clock menu more-arrow no yes mobile

Filed under:

Adam Conley signs with Japan’s Rakuten Golden Eagles

The intriguing left-hander heads to Nippon Professional Baseball in need of some adjustments after a poor 2019 and lost 2020.

Miami Marlins Summer Workouts Photo by Michael Reaves/Getty Images

Left-hander Adam Conley is headed overseas in 2021 to continue his playing career, according to Craig Mish, agreeing to terms with the Rakuten Golden Eagles of Nippon Professional Baseball (NPB). It’s presumably a one-year deal.

Conley had spent all 10 of his previous professional seasons in the Marlins organization. They drafted him out of Washington State University in the second round of the 2011 amateur draft. He debuted in the majors four years later. The lean southpaw was selected to Miami’s 2020 Opening Day roster, but didn’t get a chance to appear in any regular season games before testing positive for COVID-19. He was designated for assignment prior to the Aug. 31 trade deadline, went unclaimed and accepted an outright assignment to the minors (removing him from the club’s player pool). He elected free agency following the end of the regular season.


Conley certainly showed some promise over the course of 174 MLB games (56 starts). His longest no-hit bid was 7 23 innings at Milwaukee on Apr. 29, 2016, plus on several other occasions, he dominated through the first two turns of an opponents’ lineup. But he lacked consistency and quality secondary pitches.

When moved to a full-time relief role, Conley’s average fastball velocity spiked to the mid-90s. In early 2018, he resurfaced from Triple-A and quickly emerged as a solid setup man for the Marlins. He attracted genuine interest from contending teams. Former FanGraphs writer Jeff Sullivan declared him the trade deadline’s most interesting lefty. “Conley’s tapping into a massive chamber of potential,” Sullivan wrote.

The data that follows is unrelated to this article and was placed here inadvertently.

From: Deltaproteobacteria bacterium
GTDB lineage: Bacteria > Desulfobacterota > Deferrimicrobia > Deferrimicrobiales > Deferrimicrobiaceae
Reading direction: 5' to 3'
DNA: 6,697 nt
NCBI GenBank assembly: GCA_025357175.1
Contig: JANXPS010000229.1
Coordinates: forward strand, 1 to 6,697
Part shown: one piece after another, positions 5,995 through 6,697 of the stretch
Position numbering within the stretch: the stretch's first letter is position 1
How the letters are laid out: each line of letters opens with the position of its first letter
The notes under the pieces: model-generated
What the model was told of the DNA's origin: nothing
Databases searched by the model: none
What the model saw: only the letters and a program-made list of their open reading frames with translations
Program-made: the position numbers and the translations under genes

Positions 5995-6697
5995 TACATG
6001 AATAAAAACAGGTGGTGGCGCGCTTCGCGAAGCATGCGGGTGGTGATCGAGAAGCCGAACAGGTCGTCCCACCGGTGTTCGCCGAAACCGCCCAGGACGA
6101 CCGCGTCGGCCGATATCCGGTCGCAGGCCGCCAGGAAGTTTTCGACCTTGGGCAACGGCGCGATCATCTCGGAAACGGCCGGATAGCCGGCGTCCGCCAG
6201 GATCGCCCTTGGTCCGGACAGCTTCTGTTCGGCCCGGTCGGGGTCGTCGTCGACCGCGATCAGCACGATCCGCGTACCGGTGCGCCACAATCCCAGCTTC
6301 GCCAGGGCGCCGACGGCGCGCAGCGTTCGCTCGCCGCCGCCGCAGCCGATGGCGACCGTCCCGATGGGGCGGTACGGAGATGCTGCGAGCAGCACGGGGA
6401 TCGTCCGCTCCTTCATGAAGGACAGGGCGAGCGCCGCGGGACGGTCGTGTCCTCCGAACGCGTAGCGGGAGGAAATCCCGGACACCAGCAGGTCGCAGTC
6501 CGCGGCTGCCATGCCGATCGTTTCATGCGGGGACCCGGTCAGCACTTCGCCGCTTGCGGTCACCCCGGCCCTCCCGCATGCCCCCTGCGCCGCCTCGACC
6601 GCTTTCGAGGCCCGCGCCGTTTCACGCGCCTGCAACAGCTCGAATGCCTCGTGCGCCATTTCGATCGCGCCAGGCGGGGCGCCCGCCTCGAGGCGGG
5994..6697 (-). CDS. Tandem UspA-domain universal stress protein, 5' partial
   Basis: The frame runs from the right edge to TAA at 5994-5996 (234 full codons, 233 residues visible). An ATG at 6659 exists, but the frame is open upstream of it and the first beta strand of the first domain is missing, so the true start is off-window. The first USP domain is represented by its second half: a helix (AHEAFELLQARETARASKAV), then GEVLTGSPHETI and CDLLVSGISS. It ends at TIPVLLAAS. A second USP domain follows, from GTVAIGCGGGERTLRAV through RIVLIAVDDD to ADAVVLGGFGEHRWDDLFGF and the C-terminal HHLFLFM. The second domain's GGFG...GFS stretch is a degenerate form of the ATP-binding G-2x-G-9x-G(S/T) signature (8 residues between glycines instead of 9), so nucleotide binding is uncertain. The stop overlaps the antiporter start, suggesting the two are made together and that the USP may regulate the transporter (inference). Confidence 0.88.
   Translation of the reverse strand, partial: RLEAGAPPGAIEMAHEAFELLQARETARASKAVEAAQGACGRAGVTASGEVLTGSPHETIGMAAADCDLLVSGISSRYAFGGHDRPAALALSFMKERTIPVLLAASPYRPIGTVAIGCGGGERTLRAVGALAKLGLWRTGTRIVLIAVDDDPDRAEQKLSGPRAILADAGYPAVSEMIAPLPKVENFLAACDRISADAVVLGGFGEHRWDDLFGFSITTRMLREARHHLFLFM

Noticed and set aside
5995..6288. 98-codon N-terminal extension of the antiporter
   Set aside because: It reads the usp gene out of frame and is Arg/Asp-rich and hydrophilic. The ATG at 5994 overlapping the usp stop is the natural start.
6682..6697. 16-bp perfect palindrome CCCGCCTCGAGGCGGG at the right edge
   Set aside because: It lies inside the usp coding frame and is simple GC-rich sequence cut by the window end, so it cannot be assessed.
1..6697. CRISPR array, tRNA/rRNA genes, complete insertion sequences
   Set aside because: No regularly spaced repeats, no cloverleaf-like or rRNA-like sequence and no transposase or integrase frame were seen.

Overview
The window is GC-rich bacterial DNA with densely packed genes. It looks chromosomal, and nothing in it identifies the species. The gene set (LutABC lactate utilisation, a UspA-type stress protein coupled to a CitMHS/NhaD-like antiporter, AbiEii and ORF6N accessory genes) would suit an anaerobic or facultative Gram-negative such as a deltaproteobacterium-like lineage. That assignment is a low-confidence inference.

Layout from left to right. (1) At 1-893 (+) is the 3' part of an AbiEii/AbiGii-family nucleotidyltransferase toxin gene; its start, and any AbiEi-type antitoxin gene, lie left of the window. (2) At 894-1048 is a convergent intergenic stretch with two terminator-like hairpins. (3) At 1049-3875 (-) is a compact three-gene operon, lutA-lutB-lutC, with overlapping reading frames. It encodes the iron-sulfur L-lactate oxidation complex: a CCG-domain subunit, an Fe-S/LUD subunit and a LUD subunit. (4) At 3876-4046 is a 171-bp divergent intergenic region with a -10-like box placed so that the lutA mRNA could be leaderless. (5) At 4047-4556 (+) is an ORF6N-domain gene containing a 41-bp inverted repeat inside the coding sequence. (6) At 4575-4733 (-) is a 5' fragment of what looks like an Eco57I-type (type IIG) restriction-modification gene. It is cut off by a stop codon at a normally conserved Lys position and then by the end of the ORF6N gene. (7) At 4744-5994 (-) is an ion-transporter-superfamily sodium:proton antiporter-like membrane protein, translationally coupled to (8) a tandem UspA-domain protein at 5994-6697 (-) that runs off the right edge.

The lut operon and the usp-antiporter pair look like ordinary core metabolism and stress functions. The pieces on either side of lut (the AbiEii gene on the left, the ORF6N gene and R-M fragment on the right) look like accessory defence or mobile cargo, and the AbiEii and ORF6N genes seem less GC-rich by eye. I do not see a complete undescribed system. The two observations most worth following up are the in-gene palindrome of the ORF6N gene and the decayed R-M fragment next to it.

However, Michael Hill and the Marlins front office weren’t satisfied with the offers they received, electing to keep Conley and their other solid relievers (with the exception of pending free agent Brad Ziegler).

Washington Nationals vs. Miami Marlins Patrick Farrell/Miami Herald/Tribune News Service via Getty Images

Conley’s career went downhill after that. Even though you could squint and see the next coming of Andrew Miller or Josh Hader, his swing-and-miss rate wasn’t in the same stratosphere. The progress he had made developing his changeup was completely undone in 2019—he allowed nine home runs to right-handed batters as a result.

The Marlins’ decision to tender Conley a $1.53 million contract for 2020 was mildly surprising. They were counting on some sort of rebound from his 6.53 ERA/5.19 FIP/1.73 WHIP disaster, I suppose. That didn’t happen. Conley looked shaky during exhibition games and evidently failed to demonstrate much competence during his weeks at the alternate training site in Jupiter, otherwise he would’ve found his way back to the active roster for the postseason push.

All in all, Conley contributed 2.5 fWAR for the Fish. He is the fifth-most productive player that the franchise has ever selected in the second round of the draft, behind only Giancarlo Stanton, Jason Vargas, Brad Hand and Trevor Williams. Even during his most extreme struggles, Conley meshed well with others in the clubhouse and gave thoughtful, respectful responses to the media.

Conley’s ex-teammates Wei-Yin Chen and Justin Bour both played in NPB this past season. Chen recently signed with the Hanshin Tigers for 2021, though Bour is expected to explore different opportunities.

There is still hope for Conley to be an effective pitcher. With the appropriate adjustments, he could make it back to the big leagues. But understandably, MLB teams were unwilling to give him any guarantees at this juncture.

Fish Stripes will be rooting for him.